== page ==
Time Off Work for Interviews – Do Employers Have to Let You Go To Them?

Brilliant news just in – you’ve bagged yourself an interview for the job you recently applied for. A slight dilemma is imminent though – just how do you get the time off work to attend the interview?

If you’ve never navigated this situation before, you might wonder if employers have to let you go to interviews for another job.

This can be a very delicate situation. You might be torn between being upfront and not wanting to run before you can walk. We’ll look at how to approach looking for a new job and gertting time off for the interviews that follow.

If you are applying for other jobs then it is very likely you are unhappy in your current role. Or perhaps it is simply time for a new challenge or the lure of more money and more responsibility is attractive?

Reasons aside, going to interviews while in employment can be a little awkward to navigate. This is a process you want to get right to avoid any problems at work.

Do Employers Have to Let You Go to Interviews?

In a word, no, employers are under no sort of obligation to grant you time off for job interviews.

That’s not to say some wouldn’t. We’re sure there are employers out there who recognise their staff want to branch out and experience new roles.

If the job you are applying for is internal and within the same company then it is likely your boss will grant you the time off. After all, it’s in their interests as well as yours to fill the vacancy. Particularly with someone already on the payroll who is a good fit for the company.

If you’ve been made redundant, your employer should give you adequate time within your working day to look for and attend job interviews. This is the case for any employee facing redundancy who has been there for at least 2 years.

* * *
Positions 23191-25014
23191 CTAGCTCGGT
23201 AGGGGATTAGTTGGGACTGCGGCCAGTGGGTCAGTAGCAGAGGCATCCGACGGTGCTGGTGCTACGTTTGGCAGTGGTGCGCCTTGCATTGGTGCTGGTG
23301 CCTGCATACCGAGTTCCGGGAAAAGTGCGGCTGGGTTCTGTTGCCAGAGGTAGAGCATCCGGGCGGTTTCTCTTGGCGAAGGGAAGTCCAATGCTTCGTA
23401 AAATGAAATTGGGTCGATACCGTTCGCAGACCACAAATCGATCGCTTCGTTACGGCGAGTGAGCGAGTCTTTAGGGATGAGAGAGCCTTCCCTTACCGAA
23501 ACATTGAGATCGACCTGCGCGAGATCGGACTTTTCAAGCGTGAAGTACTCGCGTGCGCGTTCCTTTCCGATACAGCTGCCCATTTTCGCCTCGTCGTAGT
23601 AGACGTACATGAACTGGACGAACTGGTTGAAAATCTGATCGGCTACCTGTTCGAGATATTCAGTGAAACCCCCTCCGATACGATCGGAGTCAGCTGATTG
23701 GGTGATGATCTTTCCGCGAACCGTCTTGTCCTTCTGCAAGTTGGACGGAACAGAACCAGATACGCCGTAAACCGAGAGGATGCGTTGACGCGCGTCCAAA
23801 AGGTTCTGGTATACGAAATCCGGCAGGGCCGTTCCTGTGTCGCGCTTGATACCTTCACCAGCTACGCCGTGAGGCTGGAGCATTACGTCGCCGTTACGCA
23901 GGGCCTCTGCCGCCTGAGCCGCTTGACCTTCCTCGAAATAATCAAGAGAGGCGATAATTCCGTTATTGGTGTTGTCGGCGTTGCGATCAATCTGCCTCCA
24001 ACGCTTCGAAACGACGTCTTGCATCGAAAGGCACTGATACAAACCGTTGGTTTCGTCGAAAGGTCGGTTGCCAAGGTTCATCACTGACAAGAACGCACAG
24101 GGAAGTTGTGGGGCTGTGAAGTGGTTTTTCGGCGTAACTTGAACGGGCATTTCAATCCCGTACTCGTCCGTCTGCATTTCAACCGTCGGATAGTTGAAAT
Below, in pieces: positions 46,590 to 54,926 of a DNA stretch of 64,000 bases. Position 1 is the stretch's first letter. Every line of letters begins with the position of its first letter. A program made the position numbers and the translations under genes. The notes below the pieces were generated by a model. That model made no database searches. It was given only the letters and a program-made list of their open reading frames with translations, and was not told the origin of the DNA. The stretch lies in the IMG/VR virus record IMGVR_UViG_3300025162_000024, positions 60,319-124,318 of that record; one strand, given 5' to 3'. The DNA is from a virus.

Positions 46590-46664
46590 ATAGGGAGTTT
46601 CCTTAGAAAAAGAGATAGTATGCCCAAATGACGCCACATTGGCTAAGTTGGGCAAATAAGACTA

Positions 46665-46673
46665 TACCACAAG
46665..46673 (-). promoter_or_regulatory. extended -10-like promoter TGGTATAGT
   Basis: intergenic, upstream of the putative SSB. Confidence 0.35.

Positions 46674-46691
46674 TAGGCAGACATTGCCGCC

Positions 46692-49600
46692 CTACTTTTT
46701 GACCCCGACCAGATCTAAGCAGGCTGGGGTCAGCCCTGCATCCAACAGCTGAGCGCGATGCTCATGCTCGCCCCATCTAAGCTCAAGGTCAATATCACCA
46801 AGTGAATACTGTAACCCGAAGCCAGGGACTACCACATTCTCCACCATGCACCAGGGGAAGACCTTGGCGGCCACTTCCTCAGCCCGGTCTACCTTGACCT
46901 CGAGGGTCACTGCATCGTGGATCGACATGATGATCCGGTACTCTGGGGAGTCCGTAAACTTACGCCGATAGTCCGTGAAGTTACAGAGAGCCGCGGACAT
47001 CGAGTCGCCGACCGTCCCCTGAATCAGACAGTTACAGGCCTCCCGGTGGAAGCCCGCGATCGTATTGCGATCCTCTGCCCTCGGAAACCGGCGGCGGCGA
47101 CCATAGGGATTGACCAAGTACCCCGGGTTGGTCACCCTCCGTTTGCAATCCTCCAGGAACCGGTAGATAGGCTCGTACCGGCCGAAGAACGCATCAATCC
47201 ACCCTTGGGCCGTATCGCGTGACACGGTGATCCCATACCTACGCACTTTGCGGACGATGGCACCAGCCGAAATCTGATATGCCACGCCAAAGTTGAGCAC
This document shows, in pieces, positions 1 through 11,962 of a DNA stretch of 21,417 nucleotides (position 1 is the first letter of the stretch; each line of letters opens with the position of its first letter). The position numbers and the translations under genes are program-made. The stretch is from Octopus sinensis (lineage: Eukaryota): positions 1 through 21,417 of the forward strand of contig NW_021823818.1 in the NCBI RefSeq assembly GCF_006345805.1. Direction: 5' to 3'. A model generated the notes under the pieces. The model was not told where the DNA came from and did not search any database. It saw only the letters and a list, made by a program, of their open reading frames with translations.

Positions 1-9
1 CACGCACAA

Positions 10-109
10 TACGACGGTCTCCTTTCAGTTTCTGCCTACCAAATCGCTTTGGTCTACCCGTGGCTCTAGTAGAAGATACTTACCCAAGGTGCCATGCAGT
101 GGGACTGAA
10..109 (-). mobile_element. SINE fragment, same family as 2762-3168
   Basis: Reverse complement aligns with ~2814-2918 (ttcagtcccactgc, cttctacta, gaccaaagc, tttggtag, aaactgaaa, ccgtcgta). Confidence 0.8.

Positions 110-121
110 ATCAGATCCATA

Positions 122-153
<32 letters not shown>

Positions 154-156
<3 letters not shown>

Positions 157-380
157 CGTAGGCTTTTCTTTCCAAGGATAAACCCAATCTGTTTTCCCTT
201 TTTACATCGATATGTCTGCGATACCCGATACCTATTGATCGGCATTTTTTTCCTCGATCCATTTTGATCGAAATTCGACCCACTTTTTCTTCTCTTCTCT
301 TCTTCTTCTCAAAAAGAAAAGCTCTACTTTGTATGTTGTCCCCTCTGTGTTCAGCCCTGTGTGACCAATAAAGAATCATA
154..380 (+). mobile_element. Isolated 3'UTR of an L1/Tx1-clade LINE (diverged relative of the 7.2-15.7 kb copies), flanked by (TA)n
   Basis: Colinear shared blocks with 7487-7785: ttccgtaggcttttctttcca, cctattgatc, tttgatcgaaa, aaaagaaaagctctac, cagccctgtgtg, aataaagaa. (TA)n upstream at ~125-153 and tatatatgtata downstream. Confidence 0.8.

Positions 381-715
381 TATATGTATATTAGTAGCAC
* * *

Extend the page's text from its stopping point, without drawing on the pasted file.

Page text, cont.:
Should I Tell My Employer I’m Looking For a New Job?

It’s not the best idea to tell your boss you’re looking for a new role until you’ve got the position.

It has the potential to make things very awkward and you don’t want to be working in a hostile environment. In almost all cases It is best to hold off telling your employer you are leaving until you’ve got a new signed contract in your hand. Then all you need to worry about is handing in your notice.

 If the shoe was on the other foot, your employer wouldn’t let you know in advance you were being made redundant. They’d give you the required notice period. At the end of the day, this is why contracts are in place, for both you and your employer’s benefit.

How to Get Time Off To Go to Interviews

it can be understandably difficult to broach the subject of needing time off work for interviews. Here’s a few our do’s and don’ts:


  • Where possible, schedule interviews out of work hours, obviously easier on a flexible/part-time contract.
  • Try to have multiple interviews on one day so that you are not needing frequent days off work.
  • Use being a remote worker to your advantage if you work from home. With a bit of luck your interview may also be remote meaning you might be able to attend without taking time off.
  • Be vague with any reason you need to give for time off, you could say you need to take a personal day or you have an appointment.
  • Take a day’s annual leave – after all you might want to be using those up as soon as possible.


  • Assume you’ll get the job and tell your boss the truth at this point – you don’t want anyone in the workplace to know until it’s official.
  • Pull a sickie if you can help it. But if you decide to call in sick, then keep it vague. Also make sure you stick to the correct procedure for reporting your absence.
  • Arrange to meet up with friends after your interview. It’s not a good look if your boss happens to walk past you having drinks.

And here are some commonly used excuses to get out of work people have fed to their boss in order to attend a job interview:

  1. I have the dentist – oldest excuse in the book!
  2. I need to make an appointment with my GP.
  3. I have a family emergency.
  4. My child is sick so I can’t come in.
  5. I’m attending a funeral.
  6. Car trouble
  7. House trouble

Look, no one expects a person to remain in the same job indefinitely. You should never feel guilty about changing jobs.

It can feel a little like a betrayal though especially if you have a good relationship with your current employer. At the same time though, employers are used to dealing with staff coming and going so don’t be afraid to take the leap.

It really is best to try and have interviews without it impacting your job and in a world of flexible hours and remote offices, it’s easier than ever to do so.

Don’t let those little white lies come back and bite you on the bottom – as we know too well they often will.

Remember, you’ll still have to ask your existing employer for a reference. It’s best to stay as professional as possible!

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